Talk was one of them. Cordill was relaxed and confident before the Ole Miss journey. "We've had some family feuds out there on the practice field," he said, "but that's good for you. I know one thing. We've got one of the best teams in the nation. Last year we didn't really think we had a chance to beat Ole Miss until after we had tied the game and knew we were better than they were. This year we know it for sure."
Mississippi knew no such thing. The team's attitude before the game was serious, almost grim. The players regarded last year's tie as an insult, and in an effort to atone for it they practiced last week in strict privacy. Reporters, photographers, students—all were banned from Mississippi's workouts.
Drawn by the prospect of a bitter rematch, people began arriving on the Mississippi campus at 9 o'clock in the morning and parked in the Grove, a pleasant little park surrounded by buildings in the center of the campus. Men raised the trunks of the cars and lifted out folding chairs, hammocks, tables, quilts and iceboxes. Women removed huge baskets of fried chicken and sandwiches. Children romped through the trees. Couples played bridge at the tables, read newspapers and magazines. Some slept as they waited for the game. Some listened to the noises of the traffic confusion and wondered if the police were drinking coffee in the school cafeteria. Several were.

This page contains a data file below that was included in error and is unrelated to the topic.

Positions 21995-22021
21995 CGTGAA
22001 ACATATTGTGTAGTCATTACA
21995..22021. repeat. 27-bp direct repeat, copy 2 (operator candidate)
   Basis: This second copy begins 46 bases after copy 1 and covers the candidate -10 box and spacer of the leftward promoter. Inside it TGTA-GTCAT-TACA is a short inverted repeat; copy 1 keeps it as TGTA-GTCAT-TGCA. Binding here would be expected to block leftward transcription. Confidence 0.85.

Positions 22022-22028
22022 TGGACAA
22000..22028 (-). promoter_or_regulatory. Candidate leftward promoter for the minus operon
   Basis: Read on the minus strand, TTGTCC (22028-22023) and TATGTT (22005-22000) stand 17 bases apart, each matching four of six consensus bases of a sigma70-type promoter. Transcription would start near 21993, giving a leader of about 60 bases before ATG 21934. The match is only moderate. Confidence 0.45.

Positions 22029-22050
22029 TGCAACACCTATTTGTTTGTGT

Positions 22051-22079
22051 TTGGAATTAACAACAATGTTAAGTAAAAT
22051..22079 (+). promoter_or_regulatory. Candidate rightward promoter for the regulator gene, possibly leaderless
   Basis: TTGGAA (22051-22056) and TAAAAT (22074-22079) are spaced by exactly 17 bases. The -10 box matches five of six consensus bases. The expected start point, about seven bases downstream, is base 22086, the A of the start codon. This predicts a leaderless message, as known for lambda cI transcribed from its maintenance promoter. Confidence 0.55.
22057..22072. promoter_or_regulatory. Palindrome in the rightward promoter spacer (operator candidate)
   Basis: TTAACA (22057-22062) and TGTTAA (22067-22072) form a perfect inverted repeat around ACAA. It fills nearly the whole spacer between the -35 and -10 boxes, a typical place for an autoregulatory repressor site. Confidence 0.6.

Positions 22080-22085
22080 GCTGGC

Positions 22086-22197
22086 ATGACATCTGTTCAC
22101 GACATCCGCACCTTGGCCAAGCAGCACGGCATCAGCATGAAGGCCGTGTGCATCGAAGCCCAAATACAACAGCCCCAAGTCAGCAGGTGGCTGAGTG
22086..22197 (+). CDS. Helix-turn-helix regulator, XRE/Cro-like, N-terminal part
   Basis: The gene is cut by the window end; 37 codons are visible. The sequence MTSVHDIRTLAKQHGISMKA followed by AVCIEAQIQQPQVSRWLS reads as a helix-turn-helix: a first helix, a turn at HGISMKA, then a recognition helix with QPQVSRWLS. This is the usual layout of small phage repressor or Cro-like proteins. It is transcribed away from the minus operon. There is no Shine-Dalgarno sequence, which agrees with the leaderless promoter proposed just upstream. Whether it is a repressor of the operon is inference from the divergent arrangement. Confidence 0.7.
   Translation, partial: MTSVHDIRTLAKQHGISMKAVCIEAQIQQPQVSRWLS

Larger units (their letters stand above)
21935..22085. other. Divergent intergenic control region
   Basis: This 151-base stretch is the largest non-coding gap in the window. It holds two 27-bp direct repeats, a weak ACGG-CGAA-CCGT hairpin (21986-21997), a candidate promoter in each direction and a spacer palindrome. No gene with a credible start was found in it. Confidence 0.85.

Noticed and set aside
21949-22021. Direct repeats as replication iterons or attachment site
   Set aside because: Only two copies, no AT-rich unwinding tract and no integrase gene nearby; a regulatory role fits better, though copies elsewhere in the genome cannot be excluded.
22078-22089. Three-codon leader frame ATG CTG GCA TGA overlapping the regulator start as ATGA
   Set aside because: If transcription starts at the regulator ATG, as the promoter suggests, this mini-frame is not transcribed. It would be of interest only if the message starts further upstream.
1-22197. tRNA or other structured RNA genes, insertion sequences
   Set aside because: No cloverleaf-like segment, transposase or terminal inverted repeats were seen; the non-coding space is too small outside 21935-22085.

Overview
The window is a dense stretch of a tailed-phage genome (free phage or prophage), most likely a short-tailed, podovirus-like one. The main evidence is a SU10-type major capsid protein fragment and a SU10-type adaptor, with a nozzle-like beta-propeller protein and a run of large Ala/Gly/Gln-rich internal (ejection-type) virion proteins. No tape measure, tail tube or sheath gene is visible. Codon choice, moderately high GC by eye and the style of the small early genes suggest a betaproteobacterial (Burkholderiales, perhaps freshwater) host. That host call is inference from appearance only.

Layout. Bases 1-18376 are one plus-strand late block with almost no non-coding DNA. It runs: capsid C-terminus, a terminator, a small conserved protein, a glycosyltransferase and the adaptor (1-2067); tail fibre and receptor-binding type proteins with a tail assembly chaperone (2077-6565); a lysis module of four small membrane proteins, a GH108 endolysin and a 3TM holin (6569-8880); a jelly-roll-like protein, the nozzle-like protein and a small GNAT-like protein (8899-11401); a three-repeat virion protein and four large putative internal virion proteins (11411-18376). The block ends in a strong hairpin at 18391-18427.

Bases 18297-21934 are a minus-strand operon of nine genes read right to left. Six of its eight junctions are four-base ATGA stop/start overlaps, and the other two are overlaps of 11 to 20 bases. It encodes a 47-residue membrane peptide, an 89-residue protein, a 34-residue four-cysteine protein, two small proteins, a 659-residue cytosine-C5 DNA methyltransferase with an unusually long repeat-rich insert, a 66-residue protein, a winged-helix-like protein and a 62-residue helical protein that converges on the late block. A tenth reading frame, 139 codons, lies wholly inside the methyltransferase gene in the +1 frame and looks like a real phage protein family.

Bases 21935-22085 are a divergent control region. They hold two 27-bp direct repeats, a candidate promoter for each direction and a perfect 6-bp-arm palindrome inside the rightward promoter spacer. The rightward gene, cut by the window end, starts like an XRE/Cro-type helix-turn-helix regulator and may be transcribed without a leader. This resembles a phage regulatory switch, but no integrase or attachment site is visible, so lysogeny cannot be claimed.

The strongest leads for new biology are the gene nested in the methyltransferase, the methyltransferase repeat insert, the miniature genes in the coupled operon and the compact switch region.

Meanwhile Ole Miss Publicity Director Billy Gates worked hectically to find passes for the pro scouts to get through the gates of the stadium. There were just no tickets remaining. As Gates worked out the problem, one man asked how Ole Miss, a big school, really felt—really—about having Memphis State as an opponent?
Gates, his shirt unbuttoned, his brow moist and the phone ringing, studied the question carefully and chose a word. "Crummy," he said.
As the game began and Spook Murphy's sweet dreams quickly turned sour, the pro scouts did not have to struggle very hard for explanations of why it was happening.
" Memphis State is so jittery," said Don Klosterman of the Chiefs. "The Ole Miss defense gives'em the off-tackle, but they don't take it. They're sure tight. Woodlief, their linebacker, is a good one, though. He's staying after them. Even if you're as good as Ole Miss you can't win unless you take it to them."
Charlie Flowers of the Chargers, a former Ole Miss All-America, had the simplest explanation. "This is the best Ole Miss team I've ever seen," he said.
Although dazed by the quickness and the thoroughness of his team's defeat, Spook Murphy was equal to the occasion. "We thought we were movin' into the big time," he said, "but it looks like we're gonna have to tread water for a while."